Arise welcomes Sr Deirdre Mullan to its Board of Trustees
Arise is pleased to announce that Sr Deirdre Mullan has joined its international board of trustees. Sr Deirdre brings profound experience in bridging the gap between frontline work - particularly that of religious sisters - and the international policy and aid communities.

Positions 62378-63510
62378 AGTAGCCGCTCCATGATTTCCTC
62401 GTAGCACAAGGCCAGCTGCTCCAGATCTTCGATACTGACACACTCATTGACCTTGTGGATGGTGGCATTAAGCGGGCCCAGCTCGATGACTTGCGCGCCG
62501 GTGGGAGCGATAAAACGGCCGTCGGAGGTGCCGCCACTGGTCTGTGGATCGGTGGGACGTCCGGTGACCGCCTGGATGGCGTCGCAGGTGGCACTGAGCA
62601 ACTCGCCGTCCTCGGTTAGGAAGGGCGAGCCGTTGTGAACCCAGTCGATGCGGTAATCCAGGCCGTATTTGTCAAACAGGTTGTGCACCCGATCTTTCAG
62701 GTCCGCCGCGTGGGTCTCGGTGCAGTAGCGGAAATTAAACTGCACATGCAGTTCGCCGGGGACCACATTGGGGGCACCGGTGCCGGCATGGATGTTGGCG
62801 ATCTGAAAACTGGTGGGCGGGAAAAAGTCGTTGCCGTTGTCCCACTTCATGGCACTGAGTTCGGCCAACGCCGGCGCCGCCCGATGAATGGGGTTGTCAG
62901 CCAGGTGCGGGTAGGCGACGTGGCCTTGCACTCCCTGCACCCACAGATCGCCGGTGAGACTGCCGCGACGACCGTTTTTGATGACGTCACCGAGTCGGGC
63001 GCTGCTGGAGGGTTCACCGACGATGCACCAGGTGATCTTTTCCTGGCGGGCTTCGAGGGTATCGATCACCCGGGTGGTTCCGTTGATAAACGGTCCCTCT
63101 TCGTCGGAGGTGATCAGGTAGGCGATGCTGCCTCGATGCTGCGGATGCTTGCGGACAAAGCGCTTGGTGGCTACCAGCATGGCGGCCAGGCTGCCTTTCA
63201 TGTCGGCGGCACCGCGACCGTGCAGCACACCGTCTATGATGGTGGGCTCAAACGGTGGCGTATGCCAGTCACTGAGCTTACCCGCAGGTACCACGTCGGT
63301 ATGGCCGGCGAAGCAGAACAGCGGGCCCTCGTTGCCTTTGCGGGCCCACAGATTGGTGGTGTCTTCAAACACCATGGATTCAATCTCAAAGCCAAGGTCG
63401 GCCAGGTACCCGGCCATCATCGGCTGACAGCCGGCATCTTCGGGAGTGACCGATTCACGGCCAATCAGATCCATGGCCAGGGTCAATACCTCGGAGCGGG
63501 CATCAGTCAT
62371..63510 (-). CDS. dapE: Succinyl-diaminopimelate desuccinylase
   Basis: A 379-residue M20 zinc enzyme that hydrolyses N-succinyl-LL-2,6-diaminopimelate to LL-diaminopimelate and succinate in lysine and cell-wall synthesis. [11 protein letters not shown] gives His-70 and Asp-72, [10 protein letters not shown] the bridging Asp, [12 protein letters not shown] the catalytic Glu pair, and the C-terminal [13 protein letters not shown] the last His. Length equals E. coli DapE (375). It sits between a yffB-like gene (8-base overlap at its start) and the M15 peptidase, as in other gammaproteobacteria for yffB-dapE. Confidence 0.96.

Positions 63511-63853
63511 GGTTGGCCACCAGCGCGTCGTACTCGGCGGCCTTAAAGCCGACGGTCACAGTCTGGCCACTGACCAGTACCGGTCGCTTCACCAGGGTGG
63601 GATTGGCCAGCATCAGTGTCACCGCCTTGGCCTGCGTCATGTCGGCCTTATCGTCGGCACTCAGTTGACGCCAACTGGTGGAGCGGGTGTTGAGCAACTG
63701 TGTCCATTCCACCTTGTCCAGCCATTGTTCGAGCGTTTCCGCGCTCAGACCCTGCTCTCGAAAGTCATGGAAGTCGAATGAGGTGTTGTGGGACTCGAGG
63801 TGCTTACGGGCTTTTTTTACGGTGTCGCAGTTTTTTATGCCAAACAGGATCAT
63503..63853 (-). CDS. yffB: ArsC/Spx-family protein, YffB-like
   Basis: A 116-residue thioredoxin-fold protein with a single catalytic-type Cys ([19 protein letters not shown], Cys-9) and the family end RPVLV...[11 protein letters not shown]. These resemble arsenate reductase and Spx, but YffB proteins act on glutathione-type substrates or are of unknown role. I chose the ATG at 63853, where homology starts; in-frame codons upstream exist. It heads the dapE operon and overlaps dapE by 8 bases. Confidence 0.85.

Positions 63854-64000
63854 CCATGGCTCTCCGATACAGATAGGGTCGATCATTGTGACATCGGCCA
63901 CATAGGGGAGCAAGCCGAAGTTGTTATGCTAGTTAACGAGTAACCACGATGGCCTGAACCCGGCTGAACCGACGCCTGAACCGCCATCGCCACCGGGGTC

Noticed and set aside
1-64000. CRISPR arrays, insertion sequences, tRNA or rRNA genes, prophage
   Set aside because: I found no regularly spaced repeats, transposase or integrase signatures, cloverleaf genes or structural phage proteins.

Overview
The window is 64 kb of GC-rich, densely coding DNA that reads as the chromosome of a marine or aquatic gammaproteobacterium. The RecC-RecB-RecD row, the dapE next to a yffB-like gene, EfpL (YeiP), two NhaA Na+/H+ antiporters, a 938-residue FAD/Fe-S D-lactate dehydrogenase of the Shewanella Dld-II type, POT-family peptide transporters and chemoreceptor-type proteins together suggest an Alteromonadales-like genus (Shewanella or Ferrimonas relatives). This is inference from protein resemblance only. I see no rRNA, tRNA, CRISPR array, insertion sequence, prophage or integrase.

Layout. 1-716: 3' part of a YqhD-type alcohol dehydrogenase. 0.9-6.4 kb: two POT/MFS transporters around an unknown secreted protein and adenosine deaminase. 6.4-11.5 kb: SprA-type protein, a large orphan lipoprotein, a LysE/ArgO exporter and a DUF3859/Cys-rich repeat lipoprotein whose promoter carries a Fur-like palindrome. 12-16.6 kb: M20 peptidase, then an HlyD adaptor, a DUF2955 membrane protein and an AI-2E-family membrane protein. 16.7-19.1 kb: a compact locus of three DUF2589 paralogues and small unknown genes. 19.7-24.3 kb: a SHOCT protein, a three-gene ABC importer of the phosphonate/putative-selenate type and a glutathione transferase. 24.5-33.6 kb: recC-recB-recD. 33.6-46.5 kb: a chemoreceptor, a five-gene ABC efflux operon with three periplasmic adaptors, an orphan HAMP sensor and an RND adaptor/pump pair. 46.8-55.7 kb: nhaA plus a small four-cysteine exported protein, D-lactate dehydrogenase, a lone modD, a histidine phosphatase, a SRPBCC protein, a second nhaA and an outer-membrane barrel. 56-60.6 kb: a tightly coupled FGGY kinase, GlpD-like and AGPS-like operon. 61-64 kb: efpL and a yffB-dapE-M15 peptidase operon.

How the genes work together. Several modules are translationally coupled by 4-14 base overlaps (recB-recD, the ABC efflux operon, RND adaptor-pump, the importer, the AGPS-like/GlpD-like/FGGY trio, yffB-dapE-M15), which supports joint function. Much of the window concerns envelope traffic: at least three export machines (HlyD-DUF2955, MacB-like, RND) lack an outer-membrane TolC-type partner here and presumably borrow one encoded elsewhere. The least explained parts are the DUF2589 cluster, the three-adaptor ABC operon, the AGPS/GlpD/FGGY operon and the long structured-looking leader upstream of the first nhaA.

As a Sister of Mercy, Deirdre served as Director of the Mercy Global Concern (MGC) at the United Nations for over ten years. From September 2012 to April 2014 she served as the Executive Director of the Partnership for Global Justice at the UN, responsible for providing access to UN events for over 125 small congregations who did not have the resources for a full-time representative at the UN. Since May 2014, she has worked with UNICEF as consultant adviser on their “Partnering Religious Congregations with UNICEF” initiative. She is one the founding members of the NGO The Mercy Girl Effect. Deirdre has supported the building of schools in Cambodia (seventeen, at the last count), Nigeria, Kenya, Sudan and Zambia, as well as hospitals in the Philippines and homes in Nigeria for families displaced by Boko Haram. Currently, she is assisting the Great Green Wall project - the wall of trees that is being planted across the African continent to combat desertification. During her time as the Director of the Mercy Office at the United Nations, Deirdre raised significant funds to allow Sisters of Mercy around the world to attend an annual conference at the UN entitled: Bridging the Gap. Over 200 Mercy Sisters took part in these conferences held over 8 years. She also served on the Executive Committee of the NGO-United Nations annual conference and was responsible for the mapping and strategic plan of the conference. Growing up in Northern Ireland, she witnessed the Irish Troubles and saw how young minds can become sectionalized and dehumanized. This led her, in 1998, to coordinate The Dance of Co-existence project, which brought together teenagers from “both parts of the divide” (Protestant and Catholic) to look at each other’s history and culture and to express their differences and understandings in dance. This group of young people was invited to perform in Dublin for the President of Ireland and representatives from all second-level schools in Ireland. Sisters are the largest humanitarian force in the world, but they do not get the support they need. Arise welcomes Sr Deirdre, inspired by her years of dedication to amplifying sisters’ voices and galvanizing support for frontline work. She is an incredible asset to the Board.